6. Yes exactly this is what I was taught. Brilliant movement when you stuck in clinch and can't knee. Thanks for looking up and sharing. God it hurts! Also been taught the inside thigh kick followed by head kick a lot (front leg hits opponent inside front leg and with same front leg you follow up with head kick as opponent naturally buckles a bit. Actually had a conditoning drill today where my trainer kicks my inside thighs thirty times as in the video followed by thirty outside thigh kicks.
  7. Thank you @Kevin von Duuglas-Ittuthis is helpful. As I have a lot of respect for traditional muay thai rules, these would always be my goal. I hate to be the farang going for KO to avoid dealing with the intricacies of muay thai scoring. To show understanding of the rules, is to me to respect the art. I'm not sure you would agree, but when Alyssia fought Stamp and won I saw the power of the strong basics of maintaining posture and using kicks as first weapon. I loved it. She didn't use much technique. Just basic muay thai and won. Newer kind of lethwei is very hand focused and their kicks are of the "stabbing version". Straight butterfly knife stab kicks. Older fights are more similar to muay thai. Exchange of beautiful kicks and only headbutt when it actually serves a purpose. I'm trying to learn this. Rather than the brutal: go forward and attack with no plan and full aggression. My desire would always be to go for technique. Sadly, seems like my hands are now, when I actually learnt how to transfer power from hip through shoulder to hands, my strongest weapons. But my preference would always be muay thai. I'm not sure, but the refinement Thailand managed to do and the national ownership of the sport is something neighbouring countries could learn from. I also believe, it benefits women fighters. It's good advice on the 3 round "sensational fights". I just don't like them. But beggars can't be choosers. I'd take any fight if even possible this year. Fighting under traditional muay thai rules to me are what would benefit me the most in terms of learning. Learning patience, calmness, non-aggresive violence and simply technique. To be honest, after this exchange I'll work on checking kicks and combine landing kicks following up with punches. Thank you. Not much in the public space on muay thai scoring. So it's appreciated.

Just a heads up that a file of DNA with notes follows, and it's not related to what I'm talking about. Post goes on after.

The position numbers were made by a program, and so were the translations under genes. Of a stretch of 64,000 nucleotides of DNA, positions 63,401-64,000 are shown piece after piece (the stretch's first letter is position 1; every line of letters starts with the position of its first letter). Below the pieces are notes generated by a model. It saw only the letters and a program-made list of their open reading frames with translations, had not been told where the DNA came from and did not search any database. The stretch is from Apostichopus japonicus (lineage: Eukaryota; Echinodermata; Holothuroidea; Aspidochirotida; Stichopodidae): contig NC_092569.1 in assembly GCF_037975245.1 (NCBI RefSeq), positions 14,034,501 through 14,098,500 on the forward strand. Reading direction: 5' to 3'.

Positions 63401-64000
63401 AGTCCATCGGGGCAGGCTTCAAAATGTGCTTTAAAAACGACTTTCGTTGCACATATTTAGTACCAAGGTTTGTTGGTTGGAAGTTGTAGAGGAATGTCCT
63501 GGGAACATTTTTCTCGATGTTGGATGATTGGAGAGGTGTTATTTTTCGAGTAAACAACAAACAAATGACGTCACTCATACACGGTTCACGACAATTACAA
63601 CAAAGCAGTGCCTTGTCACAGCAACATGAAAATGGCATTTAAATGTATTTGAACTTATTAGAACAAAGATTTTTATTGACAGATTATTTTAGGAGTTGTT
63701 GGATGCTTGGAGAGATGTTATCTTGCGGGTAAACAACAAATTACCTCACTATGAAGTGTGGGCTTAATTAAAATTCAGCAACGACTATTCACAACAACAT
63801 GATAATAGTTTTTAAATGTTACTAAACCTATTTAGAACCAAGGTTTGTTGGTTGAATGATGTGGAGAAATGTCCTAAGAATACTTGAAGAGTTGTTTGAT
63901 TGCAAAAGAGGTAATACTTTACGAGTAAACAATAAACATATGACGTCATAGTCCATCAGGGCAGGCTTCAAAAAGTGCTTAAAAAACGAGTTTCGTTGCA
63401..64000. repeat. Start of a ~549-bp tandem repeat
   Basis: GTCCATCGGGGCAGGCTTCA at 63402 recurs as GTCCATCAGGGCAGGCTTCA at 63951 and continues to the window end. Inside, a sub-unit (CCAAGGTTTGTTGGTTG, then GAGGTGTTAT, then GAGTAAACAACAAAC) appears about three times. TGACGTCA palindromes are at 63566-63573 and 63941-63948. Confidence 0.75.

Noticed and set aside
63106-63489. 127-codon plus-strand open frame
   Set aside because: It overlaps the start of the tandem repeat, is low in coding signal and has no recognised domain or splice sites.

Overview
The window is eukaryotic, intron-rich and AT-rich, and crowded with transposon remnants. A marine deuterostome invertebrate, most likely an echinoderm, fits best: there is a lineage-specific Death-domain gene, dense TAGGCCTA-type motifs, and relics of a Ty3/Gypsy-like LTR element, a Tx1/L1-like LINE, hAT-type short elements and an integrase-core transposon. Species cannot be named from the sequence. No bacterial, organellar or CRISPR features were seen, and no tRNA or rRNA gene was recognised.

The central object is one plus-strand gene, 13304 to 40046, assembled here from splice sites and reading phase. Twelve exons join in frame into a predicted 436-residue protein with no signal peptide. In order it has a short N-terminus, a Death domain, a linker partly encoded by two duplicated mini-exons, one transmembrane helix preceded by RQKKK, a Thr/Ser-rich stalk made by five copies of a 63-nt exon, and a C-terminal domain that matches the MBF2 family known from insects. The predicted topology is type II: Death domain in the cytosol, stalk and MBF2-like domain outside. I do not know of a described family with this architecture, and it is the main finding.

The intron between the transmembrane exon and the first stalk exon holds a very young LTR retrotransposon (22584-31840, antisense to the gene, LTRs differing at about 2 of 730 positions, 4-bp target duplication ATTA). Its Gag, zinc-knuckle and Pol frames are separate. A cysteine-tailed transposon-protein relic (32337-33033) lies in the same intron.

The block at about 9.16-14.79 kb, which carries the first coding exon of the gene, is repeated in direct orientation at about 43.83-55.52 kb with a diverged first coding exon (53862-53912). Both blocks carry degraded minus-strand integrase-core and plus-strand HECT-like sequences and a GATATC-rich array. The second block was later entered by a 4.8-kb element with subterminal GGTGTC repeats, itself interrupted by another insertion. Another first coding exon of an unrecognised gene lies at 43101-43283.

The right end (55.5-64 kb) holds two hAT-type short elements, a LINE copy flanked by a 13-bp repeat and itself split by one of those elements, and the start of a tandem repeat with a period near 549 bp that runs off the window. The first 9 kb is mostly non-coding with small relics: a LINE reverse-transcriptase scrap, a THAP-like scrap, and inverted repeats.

8. This above is really helpful, thank you. It makes me think a lot. All I know about muay thai scoring is what I learned here. And just from observing, which can be deceiving. A follow up question, not sure if it can be answered easily. If a fighter is throwing kicks and knees and the opponent checks them or takes them but remains seemingly unphased by them, yet remains the more passive one in terms of attacks, but the attacks, mainly through hands, are sharp and have more impact. The scoring would be in favor of the more passive, but sharper fighter? Dominance, technique and control of fight narrative wins the fight (generally)? Regardless of number of attacks?